• PW Dana

    It seems that a better title for this article would be, “12 Reasons Why You Should Not Be Asked to Serve on a Nonprofit Board.” Many of these should remove the person from consideration for service. Also, I have seen one instance of a corrupt board leadership viewing a member as disruptive, and swaying the less engaged board members in their favor, when the “disruptor” was in fact, doing the job properly.

  • Beth Gazley

    13. The reasons or skillset for which you were recruited on to the board are no longer a priority need (perhaps because you succeeded) and your board seat may be needed for other purposes.

  • Fran Morris

    Gene’s points are valid – thought not sure a self-interested/opiniated person would reflect on his or her behaviour. An experienced direction gave this advice which have helped me make that decision:

    Ask two questions: Do I feel I can add value? Do I feel the company wants me to add value? One ‘no’ and you stay a bit longer. Two ‘No’s and you go.

  • Adam

    If you are not perfectly comfortable asking the hard questions such as:

    Why is this the strategy now and why do you think this will take us to our goals?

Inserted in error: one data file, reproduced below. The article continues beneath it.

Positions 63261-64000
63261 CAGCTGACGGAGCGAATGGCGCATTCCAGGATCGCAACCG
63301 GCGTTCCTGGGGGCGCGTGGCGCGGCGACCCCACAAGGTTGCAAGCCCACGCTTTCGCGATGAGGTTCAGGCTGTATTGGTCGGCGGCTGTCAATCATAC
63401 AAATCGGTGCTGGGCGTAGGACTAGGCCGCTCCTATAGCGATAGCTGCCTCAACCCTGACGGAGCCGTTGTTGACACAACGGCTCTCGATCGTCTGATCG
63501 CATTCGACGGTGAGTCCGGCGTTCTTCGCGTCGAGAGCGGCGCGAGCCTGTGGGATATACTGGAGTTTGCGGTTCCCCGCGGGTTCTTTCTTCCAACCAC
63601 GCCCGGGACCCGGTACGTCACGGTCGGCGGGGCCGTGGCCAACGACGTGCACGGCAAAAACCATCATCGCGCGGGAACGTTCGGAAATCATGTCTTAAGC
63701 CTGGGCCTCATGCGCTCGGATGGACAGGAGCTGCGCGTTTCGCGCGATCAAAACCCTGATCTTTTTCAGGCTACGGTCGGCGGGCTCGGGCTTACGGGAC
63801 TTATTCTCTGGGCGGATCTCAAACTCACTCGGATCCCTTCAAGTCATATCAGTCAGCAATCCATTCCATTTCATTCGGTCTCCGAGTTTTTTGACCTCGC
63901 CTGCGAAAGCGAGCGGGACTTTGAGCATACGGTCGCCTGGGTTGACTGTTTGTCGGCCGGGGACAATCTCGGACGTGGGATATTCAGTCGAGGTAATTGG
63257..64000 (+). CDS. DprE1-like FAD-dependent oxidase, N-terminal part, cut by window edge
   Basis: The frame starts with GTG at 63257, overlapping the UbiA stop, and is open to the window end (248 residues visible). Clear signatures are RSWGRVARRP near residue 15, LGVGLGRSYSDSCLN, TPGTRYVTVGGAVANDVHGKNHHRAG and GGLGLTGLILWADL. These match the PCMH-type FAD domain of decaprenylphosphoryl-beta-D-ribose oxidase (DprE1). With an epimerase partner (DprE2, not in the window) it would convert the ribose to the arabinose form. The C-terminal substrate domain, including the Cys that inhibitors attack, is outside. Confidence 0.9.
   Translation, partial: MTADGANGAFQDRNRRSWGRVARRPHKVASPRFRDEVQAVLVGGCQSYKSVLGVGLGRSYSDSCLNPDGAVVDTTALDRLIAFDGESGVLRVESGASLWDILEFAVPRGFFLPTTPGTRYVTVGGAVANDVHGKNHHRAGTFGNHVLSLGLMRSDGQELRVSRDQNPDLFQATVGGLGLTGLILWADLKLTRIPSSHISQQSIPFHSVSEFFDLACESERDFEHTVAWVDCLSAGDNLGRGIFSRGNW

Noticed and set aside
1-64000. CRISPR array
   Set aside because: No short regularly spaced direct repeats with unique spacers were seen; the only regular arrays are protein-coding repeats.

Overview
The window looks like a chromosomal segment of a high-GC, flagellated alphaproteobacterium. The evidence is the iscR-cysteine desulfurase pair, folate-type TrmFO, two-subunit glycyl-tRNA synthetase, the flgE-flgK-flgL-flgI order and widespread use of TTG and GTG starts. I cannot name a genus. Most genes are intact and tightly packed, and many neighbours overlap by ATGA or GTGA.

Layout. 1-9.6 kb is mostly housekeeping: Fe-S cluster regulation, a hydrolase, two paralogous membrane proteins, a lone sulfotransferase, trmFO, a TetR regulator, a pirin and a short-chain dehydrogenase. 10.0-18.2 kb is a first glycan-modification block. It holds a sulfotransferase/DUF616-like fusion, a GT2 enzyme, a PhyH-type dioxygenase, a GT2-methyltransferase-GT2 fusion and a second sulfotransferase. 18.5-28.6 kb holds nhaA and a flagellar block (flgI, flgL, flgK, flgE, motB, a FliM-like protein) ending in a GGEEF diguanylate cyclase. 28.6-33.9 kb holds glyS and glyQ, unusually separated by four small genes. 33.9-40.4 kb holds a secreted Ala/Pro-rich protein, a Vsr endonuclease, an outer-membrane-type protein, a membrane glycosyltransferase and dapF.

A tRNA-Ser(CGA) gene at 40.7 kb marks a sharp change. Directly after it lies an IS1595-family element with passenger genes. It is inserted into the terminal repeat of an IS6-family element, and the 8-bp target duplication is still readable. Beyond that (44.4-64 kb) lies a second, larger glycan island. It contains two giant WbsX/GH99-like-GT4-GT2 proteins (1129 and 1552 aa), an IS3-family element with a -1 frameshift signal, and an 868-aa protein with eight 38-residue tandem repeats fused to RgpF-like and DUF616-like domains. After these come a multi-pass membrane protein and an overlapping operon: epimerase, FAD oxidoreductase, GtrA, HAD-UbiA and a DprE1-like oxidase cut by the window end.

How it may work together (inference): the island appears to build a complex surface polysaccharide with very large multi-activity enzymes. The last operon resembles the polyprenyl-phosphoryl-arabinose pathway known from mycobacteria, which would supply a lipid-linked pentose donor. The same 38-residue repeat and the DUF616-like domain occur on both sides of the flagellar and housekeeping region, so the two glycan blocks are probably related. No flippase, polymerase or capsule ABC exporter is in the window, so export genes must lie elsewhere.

Are the metrics we’re now using realistic and sufficient?
    Is organizational efficiency being better addressed today than in the past? If not, why not?
    What is the honest grade for staff/board relations? For new donor acquisition/retention?
    Is the face of the organization demonstrating real leadership and building a positive corporate culture?
    Is the nonprofit really worth volunteering for?

  • Kevin D. Feldman

    Another one is, you are contributing to the nonprofit and Board in name only. Reasons 8 and 9 may lead to this realization if you’re not contributing time an money, and not showing up for meetings without ever a mention by the Chairman and/or CEO. For either the Board member or organization to want to an influential name on their Board’s roster without requiring that person’s involvement or investment is simply wrong, and misleading to donors.

    Another reason to quit a Board is if there appears to be a deliberate wall between Board members and the nonprofit’s employees. This happens too often and is a sign that the Executive Director/CEO is hiding something.